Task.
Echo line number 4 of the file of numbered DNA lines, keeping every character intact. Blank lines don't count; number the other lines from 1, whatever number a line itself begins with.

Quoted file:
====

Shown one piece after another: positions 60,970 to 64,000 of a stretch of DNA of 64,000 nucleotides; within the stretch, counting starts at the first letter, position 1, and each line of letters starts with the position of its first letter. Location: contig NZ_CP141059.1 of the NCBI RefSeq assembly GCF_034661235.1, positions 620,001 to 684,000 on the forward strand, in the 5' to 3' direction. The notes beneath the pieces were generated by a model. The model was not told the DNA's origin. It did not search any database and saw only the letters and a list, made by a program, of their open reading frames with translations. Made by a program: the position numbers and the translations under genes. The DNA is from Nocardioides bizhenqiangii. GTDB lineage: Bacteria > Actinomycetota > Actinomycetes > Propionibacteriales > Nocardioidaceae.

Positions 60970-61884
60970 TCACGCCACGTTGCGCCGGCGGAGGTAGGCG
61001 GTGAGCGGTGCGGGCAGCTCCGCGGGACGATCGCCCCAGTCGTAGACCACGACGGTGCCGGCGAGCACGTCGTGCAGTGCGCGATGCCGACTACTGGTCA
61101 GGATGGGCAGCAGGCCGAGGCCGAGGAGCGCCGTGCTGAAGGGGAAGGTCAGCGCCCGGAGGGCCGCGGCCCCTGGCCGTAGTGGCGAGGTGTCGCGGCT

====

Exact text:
61001 GTGAGCGGTGCGGGCAGCTCCGCGGGACGATCGCCCCAGTCGTAGACCACGACGGTGCCGGCGAGCACGTCGTGCAGTGCGCGATGCCGACTACTGGTCA